European Corn Borer and Armyworm Active in Central Kentucky

I have reports of scattered, mixed infestations of European corn borer (ECB) and armyworm (AW) in central Kentucky. Thus far, all infestations are in corn that does not carry insect foliar and/or stalk GMO traits (rootworm traits would not apply). This falls pretty much in line with the timing after an increase (but not a dramatic increase) in moth flights in mid- to late May. I doubt that this insect pressure is large enough to be of importance to corn products carrying the appropriate insect GMO traits. Nevertheless, for those folks producing non-insect GMO corn, scouting is certainly in order. I have not heard any reports from western Kentucky, but western Tennessee has reported sprays for armyworm control on some wheat fields.

Figure 1 Armyworm damage on corn. (Photo: S.Ebelhar, Peterson Farms)

Figure 1. Armyworm damage on corn. (Photo: S.Ebelhar, Peterson Farms)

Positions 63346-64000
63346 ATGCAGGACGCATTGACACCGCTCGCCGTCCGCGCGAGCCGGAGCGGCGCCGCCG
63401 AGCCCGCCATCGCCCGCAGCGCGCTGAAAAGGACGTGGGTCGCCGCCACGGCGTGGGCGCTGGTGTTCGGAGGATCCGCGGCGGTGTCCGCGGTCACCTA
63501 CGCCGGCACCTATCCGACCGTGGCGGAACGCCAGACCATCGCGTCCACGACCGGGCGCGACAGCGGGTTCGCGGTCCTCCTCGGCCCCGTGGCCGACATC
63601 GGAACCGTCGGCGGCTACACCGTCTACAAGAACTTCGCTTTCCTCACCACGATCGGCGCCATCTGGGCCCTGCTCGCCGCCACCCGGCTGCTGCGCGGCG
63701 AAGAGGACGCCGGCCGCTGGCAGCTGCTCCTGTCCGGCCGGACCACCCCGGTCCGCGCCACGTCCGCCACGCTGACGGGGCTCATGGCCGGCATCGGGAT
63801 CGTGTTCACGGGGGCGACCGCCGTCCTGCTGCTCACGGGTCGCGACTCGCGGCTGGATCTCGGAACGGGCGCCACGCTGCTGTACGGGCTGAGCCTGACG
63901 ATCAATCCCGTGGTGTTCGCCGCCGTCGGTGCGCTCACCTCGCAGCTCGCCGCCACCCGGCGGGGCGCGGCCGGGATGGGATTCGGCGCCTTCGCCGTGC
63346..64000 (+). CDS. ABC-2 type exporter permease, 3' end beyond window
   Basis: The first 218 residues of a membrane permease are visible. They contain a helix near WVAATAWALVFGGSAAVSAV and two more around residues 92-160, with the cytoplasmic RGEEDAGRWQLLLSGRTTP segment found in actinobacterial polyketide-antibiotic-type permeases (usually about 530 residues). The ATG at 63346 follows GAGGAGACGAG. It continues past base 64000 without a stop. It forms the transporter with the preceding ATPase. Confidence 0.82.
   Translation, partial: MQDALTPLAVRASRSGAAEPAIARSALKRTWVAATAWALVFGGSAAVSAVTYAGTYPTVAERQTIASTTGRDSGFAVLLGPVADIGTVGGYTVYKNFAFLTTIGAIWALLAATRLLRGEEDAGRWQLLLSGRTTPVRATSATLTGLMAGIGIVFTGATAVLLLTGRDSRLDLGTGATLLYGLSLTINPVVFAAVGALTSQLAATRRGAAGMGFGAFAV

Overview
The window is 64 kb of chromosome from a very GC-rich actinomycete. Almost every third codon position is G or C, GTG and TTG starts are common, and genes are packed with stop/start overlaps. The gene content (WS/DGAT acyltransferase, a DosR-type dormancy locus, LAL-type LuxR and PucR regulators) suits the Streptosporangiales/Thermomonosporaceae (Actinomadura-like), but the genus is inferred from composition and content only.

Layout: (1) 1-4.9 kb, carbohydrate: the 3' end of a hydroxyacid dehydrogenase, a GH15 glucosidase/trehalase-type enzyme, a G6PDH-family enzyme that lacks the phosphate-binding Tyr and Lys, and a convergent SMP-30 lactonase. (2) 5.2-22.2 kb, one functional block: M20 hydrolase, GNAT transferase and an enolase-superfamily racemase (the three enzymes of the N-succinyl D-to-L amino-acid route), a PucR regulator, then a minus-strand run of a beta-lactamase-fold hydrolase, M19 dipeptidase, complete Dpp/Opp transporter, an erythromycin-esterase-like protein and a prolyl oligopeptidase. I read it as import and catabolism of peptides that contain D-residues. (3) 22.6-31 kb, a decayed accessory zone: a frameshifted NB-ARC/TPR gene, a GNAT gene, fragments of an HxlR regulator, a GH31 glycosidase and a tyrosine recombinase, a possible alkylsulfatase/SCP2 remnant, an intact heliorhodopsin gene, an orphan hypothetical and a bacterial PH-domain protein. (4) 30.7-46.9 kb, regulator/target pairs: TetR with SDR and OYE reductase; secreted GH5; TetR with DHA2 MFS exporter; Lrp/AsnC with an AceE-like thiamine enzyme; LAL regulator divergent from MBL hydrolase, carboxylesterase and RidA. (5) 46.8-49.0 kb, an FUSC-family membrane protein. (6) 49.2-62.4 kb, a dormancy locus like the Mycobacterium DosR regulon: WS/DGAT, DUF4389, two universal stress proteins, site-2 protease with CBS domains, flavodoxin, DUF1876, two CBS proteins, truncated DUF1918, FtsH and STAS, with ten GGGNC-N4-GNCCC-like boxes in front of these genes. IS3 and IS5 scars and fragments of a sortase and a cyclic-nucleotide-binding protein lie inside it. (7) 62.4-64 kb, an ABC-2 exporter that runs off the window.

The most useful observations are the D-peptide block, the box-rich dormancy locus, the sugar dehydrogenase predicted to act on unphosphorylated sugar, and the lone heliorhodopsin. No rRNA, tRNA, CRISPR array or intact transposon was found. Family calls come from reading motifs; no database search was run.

Scouting

Don’t be surprised if the infestations are very scattered. This is typical of AW in particular and insects in general. You may be able to spot-spray if you have good scouting information. AW should be controlled if scouting indicates an average of 2 worms found on 25 to 30% of the plants; OR 1 worm per plant on 75% of the plants. First generation ECB should be controlled if 50% of the plants show fresh windowpane damage. In both cases live larvae need to remain present.

Management

If necessary, both of these insects are relatively easily controlled with a foliar insecticide application IF they are still feeding in the whorl. However, once ECB enters the stalk, a foliar insecticide will not provide control. Especially for ECB and whorl feeding AW, sprays should be directed into the whorl of the plant where the most significant damage will occur. Notice the AW damage in Figure 1. This damage was done when the leaves were still rolled up. Also notice that the worm is quite large. Control at this stage is not going to do much good.  The damage is already done and the worm is about to become a moth and leave. Control needs to happen before this situation.

There are many insecticides available that will provide excellent control of both species. See ENT-16, Insecticides for Corn, which is on the Web  at http://pest.ca.uky.edu/EXT/Recs/ENT16-Field%20corn.pdf and available from your county Extension office.

 

Doug Johnson, Extension Entomologist

Posted in Grains